Scenes of Kaua'i                                                                    

                                          

Hawaii Like You've
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Kapaa, HI 96746-1521

Captain   The Kauai Made Products seal is awarded to products unique to Kauai, using Kauai products and made on the island.

Kauai born and raised, Bill Fernandez writes memoirs and novels set in the islands as he enjoys the ocean breezes in the old house his mother bought with her pineapple earnings. His early years exploring the ocean, making kites, paddling tin canoes made from corrugated roofing, and shining GI shoes are brought to life in his memoirs: Rainbows Over Kapa'a, Kaua'i Kids in Peace and WW Two, Hawai'i in War and Peace. In 1939 Bill's parents built Roxy, a large movie theater in Kapa'a, a center of entertainment for the thousands of GIs who came to protect against a feared Japanese invasion after Pearl Harbor.

The heroes of his novels are young Hawaiian men trying to figure out and surivive when Western capitalists and religion sweep over the islands in the 19th and 20th centuries. Hawaiians find themselves at the bottom of the plantation-dominated world on Hawaiian land. The struggles begin when the young Hawaiian man, John Tana  is kicked off his inherited farm by rugged men with whips.

The Hawaiian islands are more than sandy beaches and stunning views. Ever since the Hawaiian Islands were first stumbled upon by Captain Cook, the native Hawaiians have struggled to adapt from their isolated lives to world politics of capitalism and expansion of Christianity. They learned quickly but succumbed to foreign diseases which left them powerless. Wooden clubs embedded with shark teeth were no match for metal weapons and ammunition. As you read the well researched stories, you will experience the frustrations and benefits of the complex history of the islands. Many know Michener's book: Hawaii, which was written in an era when historical materials in the Hawaiian language were not available and many early sources were out of print. In recent years the sources have been translated and re-printed. To understand the island history, the viewpoint of native Hawaiian Bill is invaluable.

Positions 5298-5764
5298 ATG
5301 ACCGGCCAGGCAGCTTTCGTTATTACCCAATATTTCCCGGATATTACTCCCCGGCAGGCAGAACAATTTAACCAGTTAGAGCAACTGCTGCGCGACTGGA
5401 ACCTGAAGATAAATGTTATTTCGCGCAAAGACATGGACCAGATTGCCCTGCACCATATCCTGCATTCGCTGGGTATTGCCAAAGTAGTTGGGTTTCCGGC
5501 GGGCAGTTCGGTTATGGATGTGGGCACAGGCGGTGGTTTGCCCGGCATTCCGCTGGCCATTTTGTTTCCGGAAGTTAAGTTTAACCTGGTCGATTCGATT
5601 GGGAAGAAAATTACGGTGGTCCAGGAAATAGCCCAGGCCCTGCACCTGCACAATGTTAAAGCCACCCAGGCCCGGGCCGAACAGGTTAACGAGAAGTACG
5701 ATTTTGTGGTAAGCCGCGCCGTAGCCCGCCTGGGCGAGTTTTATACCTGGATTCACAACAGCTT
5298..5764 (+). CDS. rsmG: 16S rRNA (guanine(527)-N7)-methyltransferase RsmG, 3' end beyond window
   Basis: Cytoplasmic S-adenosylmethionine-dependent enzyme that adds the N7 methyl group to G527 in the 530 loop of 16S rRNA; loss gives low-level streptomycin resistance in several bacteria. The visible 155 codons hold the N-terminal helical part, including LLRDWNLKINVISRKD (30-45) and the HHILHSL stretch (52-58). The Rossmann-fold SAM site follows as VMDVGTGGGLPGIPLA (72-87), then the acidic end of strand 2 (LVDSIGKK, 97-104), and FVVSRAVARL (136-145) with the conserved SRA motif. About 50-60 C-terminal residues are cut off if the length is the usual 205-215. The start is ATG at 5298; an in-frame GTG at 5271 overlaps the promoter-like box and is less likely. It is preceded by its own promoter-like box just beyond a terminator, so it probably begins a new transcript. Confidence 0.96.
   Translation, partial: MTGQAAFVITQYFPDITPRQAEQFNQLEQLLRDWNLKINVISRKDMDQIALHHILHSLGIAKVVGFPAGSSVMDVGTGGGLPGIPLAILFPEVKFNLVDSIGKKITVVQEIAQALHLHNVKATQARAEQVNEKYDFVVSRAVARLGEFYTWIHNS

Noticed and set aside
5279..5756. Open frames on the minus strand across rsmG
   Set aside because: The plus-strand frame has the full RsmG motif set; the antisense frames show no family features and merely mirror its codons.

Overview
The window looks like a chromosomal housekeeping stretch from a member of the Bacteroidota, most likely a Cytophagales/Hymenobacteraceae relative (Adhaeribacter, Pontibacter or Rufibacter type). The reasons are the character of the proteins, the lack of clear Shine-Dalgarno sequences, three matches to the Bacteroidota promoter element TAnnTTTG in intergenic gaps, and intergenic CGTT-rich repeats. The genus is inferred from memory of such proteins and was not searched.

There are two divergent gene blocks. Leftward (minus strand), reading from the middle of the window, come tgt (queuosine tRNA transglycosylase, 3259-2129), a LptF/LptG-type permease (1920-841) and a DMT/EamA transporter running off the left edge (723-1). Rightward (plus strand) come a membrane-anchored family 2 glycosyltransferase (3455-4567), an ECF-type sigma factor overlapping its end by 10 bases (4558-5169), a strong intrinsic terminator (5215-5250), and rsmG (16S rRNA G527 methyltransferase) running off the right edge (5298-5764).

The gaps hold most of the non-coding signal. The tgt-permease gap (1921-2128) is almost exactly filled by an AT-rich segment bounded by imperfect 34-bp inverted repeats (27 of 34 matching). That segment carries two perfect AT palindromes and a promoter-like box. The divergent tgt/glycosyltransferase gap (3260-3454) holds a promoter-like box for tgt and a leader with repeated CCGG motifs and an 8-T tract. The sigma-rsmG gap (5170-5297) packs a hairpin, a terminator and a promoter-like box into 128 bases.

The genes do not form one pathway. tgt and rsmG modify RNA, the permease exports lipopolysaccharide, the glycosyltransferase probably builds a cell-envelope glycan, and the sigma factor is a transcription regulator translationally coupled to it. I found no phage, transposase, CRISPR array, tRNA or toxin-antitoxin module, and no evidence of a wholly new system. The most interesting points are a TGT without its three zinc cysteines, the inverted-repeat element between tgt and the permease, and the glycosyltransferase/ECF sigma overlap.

The most recent novels, Splintered Paddle and Conquest, are set in the tumultuous years of the late 18th c. when Kamehameha the Great began fighting island chiefs to unite the islands. Kalani Tana is the reluctant hero, sent to train as a warrior to protect his mother and sisters from slavery. He learns how to use Western guns, is repulsed by human sacrifice, treachery, and is rewarded with farmland when made a "black land chief". But domestic bliss ends with a firey attack. His hunt for the secret killers leads to Captain Vancouver, spying for Kamehameha, and the battle of Nuuanu at an Oahu cliff's edge. The author makes good use of his hobby, historic military battles.

A third novel in this Kamehameha series is End of the Gods, expected to be in print by mid-2021. When Christian missionaries arrive in 1820 they find whalers, bars, half-naked people, and the religious temples (heiau) and icons lying in ruin.

About Bill